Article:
Mathematical Aspects of Ro-sham-bo,
or
An Argument Against Roster Limits
Historically, ultimate players have used "Ro-sham-bo" or
"rock-paper-scissors" to adjudicate disputes such as line calls,
player substitutions, alcohol appropriation, etc. However, there
seems to be little understanding of the mathematics behind the method.
In this article, we attempt to address these issues. We compute the
average length of a ro-sham-bo, and suggest that this naturally leads
to limits on the practical size of an ultimate team.
First, a quick review of the rules of ro-sham-bo. At every round,
each player "throws" either rock, paper, or scissors. If only two of
the three throws appear in that interval, then the players who threw
the superior throw continue and the others are eliminated. If all
three throws appear, or if only one appears, then the round is a tie
and all players participate in the next round. Throw precedence is
circular (rock "breaks" scissors "cut" paper "covers" rock), so the
game is symmetric.
We consider a game of ro-sham-bo as a finite-state machine, whose
state is the number of players participating. At each discrete time
interval, there are two options: tie, or win. In event of a tie, the
number of players remains the same, so we stay in the same state. If
the round is a win, then the number of players is reduced, and there
is a transition to a lower state. The game is over when state 1 is
reached, i.e., one player has won. We can see that the number of
throws necessary to select a winner is equal to the number of ties
plus the number of wins.
Clearly, if there are n players then there are 3^n possible sets of
throws (each player has three choices, players are independent). A
round results in a win if all players throw one of two throws (2^n-2);
there are three choices for pairs of two throws (RP,PS,SR), so there
are 3*2^n-6 winning sets of throws. Thus, the probability of a tie is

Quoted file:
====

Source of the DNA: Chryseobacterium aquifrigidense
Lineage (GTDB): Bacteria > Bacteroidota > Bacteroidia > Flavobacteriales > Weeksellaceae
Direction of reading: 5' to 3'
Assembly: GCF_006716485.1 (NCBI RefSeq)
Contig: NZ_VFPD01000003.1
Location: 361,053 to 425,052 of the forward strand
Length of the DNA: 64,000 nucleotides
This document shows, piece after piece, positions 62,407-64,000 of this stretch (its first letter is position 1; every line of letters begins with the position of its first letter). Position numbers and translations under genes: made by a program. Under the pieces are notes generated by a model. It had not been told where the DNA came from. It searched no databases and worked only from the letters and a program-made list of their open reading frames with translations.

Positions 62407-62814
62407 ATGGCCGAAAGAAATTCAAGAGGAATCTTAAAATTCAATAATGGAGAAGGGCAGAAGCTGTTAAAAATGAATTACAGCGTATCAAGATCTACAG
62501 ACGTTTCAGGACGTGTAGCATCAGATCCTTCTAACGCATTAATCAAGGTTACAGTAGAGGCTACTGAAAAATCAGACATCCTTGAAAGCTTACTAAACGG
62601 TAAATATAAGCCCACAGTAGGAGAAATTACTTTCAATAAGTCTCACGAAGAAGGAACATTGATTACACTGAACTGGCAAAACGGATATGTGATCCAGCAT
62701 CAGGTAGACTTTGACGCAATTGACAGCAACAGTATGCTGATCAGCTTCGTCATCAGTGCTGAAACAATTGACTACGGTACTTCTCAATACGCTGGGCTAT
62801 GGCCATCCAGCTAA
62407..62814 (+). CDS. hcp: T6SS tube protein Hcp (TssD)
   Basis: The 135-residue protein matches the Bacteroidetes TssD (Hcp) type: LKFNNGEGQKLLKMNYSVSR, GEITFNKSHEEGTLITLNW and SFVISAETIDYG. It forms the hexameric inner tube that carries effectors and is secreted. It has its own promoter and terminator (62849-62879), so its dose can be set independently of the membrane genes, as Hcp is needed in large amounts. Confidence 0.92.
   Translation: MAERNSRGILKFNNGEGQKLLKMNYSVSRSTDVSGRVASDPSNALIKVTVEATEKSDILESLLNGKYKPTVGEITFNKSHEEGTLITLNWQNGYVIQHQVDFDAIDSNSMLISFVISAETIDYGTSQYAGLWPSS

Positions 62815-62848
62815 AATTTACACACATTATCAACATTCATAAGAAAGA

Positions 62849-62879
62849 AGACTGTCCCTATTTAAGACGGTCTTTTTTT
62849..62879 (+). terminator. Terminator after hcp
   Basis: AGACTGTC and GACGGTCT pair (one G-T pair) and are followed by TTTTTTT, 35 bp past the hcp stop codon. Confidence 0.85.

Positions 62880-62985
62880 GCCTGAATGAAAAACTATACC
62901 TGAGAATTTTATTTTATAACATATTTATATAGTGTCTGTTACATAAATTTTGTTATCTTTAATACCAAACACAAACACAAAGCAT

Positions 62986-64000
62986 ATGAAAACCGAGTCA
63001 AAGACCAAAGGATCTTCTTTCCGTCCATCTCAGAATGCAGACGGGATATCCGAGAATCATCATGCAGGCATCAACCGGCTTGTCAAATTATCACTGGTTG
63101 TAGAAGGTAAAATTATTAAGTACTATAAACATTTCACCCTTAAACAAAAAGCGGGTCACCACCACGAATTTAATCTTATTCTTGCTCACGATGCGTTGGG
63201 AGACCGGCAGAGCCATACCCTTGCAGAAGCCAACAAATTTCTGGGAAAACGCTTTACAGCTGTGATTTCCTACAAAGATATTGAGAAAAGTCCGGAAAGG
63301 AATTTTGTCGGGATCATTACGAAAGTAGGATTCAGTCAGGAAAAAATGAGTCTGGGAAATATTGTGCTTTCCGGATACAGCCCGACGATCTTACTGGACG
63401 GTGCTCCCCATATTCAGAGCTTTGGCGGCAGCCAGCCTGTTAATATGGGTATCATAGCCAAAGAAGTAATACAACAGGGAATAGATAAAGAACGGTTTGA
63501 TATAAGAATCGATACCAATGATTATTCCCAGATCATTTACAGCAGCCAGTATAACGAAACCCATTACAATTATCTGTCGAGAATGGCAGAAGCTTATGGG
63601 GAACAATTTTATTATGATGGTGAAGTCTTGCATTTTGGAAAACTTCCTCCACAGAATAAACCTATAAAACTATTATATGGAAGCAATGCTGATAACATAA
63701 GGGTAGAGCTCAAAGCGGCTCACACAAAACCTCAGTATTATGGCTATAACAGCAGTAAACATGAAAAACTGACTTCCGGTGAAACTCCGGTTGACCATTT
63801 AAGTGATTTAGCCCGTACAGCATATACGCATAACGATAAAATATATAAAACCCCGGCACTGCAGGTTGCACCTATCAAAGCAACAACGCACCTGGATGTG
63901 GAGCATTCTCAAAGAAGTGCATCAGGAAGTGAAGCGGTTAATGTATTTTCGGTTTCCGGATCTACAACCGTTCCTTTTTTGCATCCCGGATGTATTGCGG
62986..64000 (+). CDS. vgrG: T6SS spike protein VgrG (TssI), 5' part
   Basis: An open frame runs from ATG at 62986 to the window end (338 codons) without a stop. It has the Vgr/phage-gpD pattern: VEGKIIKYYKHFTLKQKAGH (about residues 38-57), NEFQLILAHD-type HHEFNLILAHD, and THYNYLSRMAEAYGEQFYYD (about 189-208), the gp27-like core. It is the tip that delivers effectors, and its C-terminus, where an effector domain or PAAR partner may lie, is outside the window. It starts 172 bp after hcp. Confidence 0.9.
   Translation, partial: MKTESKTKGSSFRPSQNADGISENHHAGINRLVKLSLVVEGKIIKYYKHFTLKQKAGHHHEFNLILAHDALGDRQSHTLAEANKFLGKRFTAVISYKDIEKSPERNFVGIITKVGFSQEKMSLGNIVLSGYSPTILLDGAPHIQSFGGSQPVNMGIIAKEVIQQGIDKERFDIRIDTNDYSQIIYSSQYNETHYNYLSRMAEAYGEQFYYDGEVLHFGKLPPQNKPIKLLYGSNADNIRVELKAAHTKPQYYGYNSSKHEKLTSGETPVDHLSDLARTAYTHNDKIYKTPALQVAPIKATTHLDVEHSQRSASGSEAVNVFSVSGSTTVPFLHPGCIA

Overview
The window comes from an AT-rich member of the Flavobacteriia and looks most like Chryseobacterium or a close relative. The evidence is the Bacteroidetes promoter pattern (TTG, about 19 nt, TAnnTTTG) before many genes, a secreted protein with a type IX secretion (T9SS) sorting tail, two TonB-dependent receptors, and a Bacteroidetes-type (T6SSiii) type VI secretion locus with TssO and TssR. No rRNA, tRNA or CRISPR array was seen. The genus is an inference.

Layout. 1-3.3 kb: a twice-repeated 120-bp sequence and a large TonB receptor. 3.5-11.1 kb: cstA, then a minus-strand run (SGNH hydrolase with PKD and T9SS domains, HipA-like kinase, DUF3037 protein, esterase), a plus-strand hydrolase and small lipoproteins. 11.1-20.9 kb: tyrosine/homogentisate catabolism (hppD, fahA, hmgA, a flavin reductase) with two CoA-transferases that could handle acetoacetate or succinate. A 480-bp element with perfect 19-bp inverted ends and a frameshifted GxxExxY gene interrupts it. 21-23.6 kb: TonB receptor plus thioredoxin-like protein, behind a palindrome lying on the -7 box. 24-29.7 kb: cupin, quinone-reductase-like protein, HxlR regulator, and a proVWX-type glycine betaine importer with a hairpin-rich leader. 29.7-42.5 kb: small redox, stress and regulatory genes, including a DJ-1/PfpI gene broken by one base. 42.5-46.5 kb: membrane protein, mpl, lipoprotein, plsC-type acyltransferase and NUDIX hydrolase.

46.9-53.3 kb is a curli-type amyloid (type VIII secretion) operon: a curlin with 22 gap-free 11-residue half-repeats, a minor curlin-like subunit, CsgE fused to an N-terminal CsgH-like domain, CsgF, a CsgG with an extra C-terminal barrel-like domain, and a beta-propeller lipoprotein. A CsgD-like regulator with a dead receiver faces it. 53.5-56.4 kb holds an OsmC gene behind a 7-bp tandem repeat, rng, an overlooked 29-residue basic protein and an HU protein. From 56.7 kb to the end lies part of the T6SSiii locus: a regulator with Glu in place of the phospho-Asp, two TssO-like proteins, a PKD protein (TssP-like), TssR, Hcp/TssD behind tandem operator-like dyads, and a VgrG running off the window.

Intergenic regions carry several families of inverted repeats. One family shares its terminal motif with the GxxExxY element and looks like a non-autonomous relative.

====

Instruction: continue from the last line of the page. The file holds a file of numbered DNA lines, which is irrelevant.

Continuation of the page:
p(n) = (3*2^n-6)/3^n. It is easy to show that the average number of
throws with n players will be 1/p(n).
Now, we calculate the probability of k players remaining after an
n-player win. There are (n,k) ways to choose k players to be on the
winning side, so the probability that n players reduce to k is
(n,k)/(2^n-2). We can now write a recurrence relation that defines
R(n), the number of throws necessary to choose a winner among n
players:
R(1) = 0 n-1 C(n,k)*R(k)
R(n) = 1/p(n) + Sum( ------------- )
k=1 (2^n-2)
n!
where C(n,k) = --------
k!(n-k)!
The table below shows R(n) for up to 20 players:
1 0
2 1.5
3 2.25
4 3.2143
5 4.4857
6 6.2198
7 8.6467
8 12.1044
9 17.0919
10 24.3496
11 34.9795
12 50.6250
13 73.7404
14 107.9931
15 158.8684
16 234.5736
17 347.3947
18 515.7294
19 767.1359
20 1142.9032
It is interesting to put this in a more practical light. Suppose
everyone on an ultimate team is participating (except for one player
-- there's always one who "doesn't do that game"), and that each round
takes 2-3 seconds. An 18-man team will take about 15 minutes to reach
a decision, a 21-man team about 40 minutes. At the end of a
tournament, ultimate players generally hang out for a while, but are
not willing to wait several hours to decide on a restaurant.
Similarly, if seven players are in the game, the rest of the team can
choose a beer messenger within five minutes only if there are fourteen
or fewer players on the bench. Both examples result in an upper limit
of around 21 players on the team; any more would lead to unreasonably
long delays and the team would collapse of its own weight. Thus
Nature herself has placed a soft upper bound on the size of an
ultimate team.
It should be noted that we have made the assumption that each person's
throws are independent of any other past, present, or future throws.
This is not the case, as shown by the ability of "ro-sham programs" to
beat humans consistently, or by the existence of superstitions
("Nothing beats rock."), of which the latter can be held responsible
for certain teams which have perennially large rosters. However, for
large numbers of "normal" players, the tendency to "out-think" oneself
should produce, in aggregate, a uniform distribution of throws.
Other interesting facts:
o For large n, R(n) approaches (1/3)*(3/2)^n, due to the dominance
of ties in the initial state.
o For large n, a win will almost always eliminate about half of the
players.
o Women seem to be more sensible than men and do not play ro-sham-bo.
(Hence the use of the masculine pronoun everywhere.)